“Kenya on Monday became the first African country to introduce a routine vaccine against pneumococcal disease, which claims the lives of more than half a million children under five each year,” Deutsche Presse Agentur/The Hindu reports. The GAVI Alliance, which is supporting the vaccine’s roll out, “is aiming to introduce the vaccine to 19 developing countries – including Nicaragua, Guyana, Yemen and Sierra Leone – within a year and hopes to reach more than 40 nations by 2015, depending on funding.”
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On Monday, the same day the GAVI Alliance helped oversee the roll out of a routine pneumococcal vaccine in Kenya, GAVI chairman Dagfinn Hoybraten highlighted the need for greater reductions in vaccine prices in developing countries during an interview with Reuters, the news service reports. The piece examines the funding mechanism in place to finance the pneumococcal vaccines, known as Advance Market Commitment (AMC), as well as the budget shortfall facing the group (Kelland, 2/14).
Also In Global Health News: Gates Foundation Global Health Head To Step Down; Drug, Medical Supply Shortages In Gaza; Food Security In N. Korea
Gates Global Health Program President To Step Down In June Tachi Yamada, president of the global health program at the Bill & Melinda Gates Foundation, on Monday announced he would step down in June after five years serving in the position, the Associated Press/Seattle Post-Intelligencer reports (2/14). “During his tenure,…
U.N.-Backed Meeting In Bangkok Will Examine How Legal Barriers In Asia Hamper Fight Against HIV/AIDS
“Legal barriers are obstructing the fight against HIV/AIDS in the Asia, where 19 nations outlaw same-sex relations and 29 countries criminalize prostitution, United Nations experts said Wednesday,” on the eve of the Global Commission of HIV and the Law meeting in Bangkok, Deutsche Presse-Agentur/M&C reports (2/16).
Also In Global Health News: Tanzania, MDGs; Malnutrition In Guatemala; Energy-Efficient Cookstoves; Health Issues Facing Refugees From Ivory Coast; China’s Pollution Problem
Tanzania Unlikely To Reach MDG Targets, Local Organizations Say “Local organizations say that it’s unlikely for Tanzania to achieve targets set under the U.N.’s Millennium Development Goals (MDGs) by 2015 because the country is still besieged by pervasive unemployment, high levels of poverty, escalating child mortality and counterproductive rural-urban migration,”…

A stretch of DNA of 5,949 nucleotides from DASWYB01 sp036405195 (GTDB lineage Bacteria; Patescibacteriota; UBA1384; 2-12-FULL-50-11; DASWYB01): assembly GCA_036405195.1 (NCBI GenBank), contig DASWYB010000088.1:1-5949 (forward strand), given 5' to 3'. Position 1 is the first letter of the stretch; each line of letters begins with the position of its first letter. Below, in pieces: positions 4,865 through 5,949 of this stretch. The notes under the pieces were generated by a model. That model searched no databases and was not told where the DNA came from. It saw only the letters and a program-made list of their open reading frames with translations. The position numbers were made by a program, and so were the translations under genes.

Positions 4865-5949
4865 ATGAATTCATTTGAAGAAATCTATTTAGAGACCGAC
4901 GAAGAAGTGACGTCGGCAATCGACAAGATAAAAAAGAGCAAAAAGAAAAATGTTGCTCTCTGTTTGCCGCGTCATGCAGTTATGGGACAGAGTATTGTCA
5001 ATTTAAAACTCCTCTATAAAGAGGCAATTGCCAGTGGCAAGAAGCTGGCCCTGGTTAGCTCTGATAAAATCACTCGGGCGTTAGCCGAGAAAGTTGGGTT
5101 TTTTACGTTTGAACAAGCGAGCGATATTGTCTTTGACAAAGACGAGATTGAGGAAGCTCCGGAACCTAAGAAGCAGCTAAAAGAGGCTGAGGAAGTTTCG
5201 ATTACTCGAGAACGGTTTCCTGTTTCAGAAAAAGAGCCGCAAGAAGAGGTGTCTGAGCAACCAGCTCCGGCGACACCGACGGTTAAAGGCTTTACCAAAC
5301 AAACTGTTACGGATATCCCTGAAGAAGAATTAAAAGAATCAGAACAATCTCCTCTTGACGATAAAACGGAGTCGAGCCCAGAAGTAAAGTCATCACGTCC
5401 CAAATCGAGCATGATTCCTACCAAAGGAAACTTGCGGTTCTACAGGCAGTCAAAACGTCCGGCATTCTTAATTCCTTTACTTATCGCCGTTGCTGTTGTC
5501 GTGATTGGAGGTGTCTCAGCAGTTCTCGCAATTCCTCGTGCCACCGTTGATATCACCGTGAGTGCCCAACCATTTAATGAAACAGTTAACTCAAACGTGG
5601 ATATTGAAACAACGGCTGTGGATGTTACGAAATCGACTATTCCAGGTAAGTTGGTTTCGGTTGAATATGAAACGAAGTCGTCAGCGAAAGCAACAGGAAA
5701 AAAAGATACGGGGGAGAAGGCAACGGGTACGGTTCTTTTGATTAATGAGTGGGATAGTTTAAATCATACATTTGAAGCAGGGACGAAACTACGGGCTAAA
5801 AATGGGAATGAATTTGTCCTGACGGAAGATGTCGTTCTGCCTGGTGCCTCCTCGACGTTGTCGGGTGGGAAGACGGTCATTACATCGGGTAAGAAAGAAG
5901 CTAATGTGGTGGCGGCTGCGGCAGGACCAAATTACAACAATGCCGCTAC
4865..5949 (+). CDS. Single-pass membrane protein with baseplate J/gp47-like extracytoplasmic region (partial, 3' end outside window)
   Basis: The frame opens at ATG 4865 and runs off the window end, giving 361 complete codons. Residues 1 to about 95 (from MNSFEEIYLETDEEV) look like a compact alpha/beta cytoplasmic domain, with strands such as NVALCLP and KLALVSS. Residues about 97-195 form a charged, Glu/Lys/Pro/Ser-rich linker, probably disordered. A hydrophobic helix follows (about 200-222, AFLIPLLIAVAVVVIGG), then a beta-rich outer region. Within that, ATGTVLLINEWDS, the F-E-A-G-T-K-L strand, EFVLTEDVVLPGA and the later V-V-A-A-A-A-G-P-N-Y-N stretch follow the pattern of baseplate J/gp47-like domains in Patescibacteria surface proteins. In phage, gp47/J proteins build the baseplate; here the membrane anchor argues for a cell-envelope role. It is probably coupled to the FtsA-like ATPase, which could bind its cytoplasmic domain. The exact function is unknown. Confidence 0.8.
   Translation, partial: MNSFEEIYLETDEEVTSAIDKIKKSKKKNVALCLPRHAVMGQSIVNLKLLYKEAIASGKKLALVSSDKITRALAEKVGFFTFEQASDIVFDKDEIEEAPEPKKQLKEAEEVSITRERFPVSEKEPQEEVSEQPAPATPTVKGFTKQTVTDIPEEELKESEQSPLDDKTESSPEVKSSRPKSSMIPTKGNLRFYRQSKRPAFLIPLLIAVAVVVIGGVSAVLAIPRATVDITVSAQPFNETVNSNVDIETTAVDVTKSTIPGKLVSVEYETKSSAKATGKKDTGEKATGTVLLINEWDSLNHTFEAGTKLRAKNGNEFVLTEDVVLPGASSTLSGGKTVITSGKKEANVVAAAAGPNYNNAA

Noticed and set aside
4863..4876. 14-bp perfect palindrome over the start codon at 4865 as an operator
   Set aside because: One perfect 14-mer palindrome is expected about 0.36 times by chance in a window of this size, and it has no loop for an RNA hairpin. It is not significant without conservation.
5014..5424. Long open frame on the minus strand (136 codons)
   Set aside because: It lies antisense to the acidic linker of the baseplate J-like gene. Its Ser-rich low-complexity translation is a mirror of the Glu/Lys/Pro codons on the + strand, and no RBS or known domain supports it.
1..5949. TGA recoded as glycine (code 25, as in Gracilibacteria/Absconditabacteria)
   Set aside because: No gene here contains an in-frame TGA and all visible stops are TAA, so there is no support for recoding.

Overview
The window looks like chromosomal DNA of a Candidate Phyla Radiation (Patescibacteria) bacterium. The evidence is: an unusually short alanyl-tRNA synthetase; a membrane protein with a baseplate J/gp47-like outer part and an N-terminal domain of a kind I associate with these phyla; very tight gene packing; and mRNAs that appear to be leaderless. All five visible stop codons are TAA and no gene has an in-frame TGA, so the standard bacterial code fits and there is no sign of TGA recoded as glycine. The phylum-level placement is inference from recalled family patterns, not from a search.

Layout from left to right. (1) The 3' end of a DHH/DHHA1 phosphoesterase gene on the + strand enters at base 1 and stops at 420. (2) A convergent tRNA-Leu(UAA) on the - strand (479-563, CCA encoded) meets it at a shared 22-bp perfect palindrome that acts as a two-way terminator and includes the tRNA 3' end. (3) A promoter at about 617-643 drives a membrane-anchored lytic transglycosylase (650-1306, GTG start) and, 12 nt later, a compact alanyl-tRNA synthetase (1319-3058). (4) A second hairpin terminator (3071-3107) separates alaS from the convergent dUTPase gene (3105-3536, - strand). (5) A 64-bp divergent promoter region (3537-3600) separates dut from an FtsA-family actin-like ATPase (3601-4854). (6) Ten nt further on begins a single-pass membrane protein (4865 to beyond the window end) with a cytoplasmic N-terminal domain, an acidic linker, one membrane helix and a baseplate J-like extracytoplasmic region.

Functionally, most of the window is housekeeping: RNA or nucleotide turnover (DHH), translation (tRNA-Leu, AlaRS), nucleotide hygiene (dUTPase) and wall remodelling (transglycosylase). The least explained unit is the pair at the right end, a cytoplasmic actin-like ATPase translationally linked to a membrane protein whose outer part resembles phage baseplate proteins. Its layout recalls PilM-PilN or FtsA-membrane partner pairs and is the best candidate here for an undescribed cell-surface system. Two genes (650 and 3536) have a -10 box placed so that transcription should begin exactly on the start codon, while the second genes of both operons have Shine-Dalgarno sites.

TIME reports on an oral cholera vaccination program to kick off on Thursday in Bangladesh that researchers hope will determine how good of a “weapon” the mass vaccination strategy can be “against an old disease” (Marshall, 2/15).
Also In Global Health News: Methadone Maintenance In Africa; Dengue Vaccine; HIV/AIDS In Ukraine; Human Rights In Russia; Chevron, USAID $50M MOU
First Methadone Maintenance Program In Sub-Saharan Africa Opens Its Doors In Tanzania The New York Times examines “the first methadone maintenance program in sub-Saharan Africa,” which opened this month in a hospital in Dar es Salaam, Tanzania, with funding support from PEPFAR. “While heroin use is not common in Africa,…
Also In Global Health News: Integrating HIV, Maternal/Child Health; Food Shortages In N. Korea; Climate ‘Vulnerability Index’; Premature Infants In Bangladesh; Sanitation In Niger; Cholera In Ghana
IRIN/PlusNews Examines Efforts To Integrate HIV/AIDS Treatment And Maternal, Child Health Care IRIN/PlusNews examines Kenya’s efforts to integrate maternal and child health care and HIV/AIDS services as a way to ensure more pregnant women and mothers living with HIV/AIDS receive the treatment they need. The article describes the success of…
Star-Ledger Examines Tibotec’s Agreement With Generic Drug Makers On Experimental HIV/AIDS Treatment
In a piece on the move by drug manufacturer Tibotec Pharmaceuticals to grant licenses to generic manufacturers in India and South Africa to create copies of its experimental HIV/AIDS drug, the New Jersey Star-Ledger examines why drug companies are particularly focused on expanding their reach in sub-Saharan Africa.
Inter Press Service Explores How Kenya’s Anti-Counterfeit Act, Possible EU-India Free Trade Agreement Could Scale Back Access To Affordable Medications
Inter Press Service examines how legislation in Kenya targeting counterfeit medications and a possible EU-India Free Trade Agreement could scale back access to affordable and safe generic medications widely used in developing countries. The article describes the toll of counterfeit medicines in Kenya and the decision in 2008 to pass the country’s Anti-Counterfeit Act â€“ a move Onyango Opiyo, the executive director of the Nairobi Network of Post-Test Clubs, which supports people living with HIV/AIDS, says has held up legitimate generic medications. The piece also notes Opiyo’s growing concern over the impact negotiations between the EU and India could have in further slowing access to generic medicines.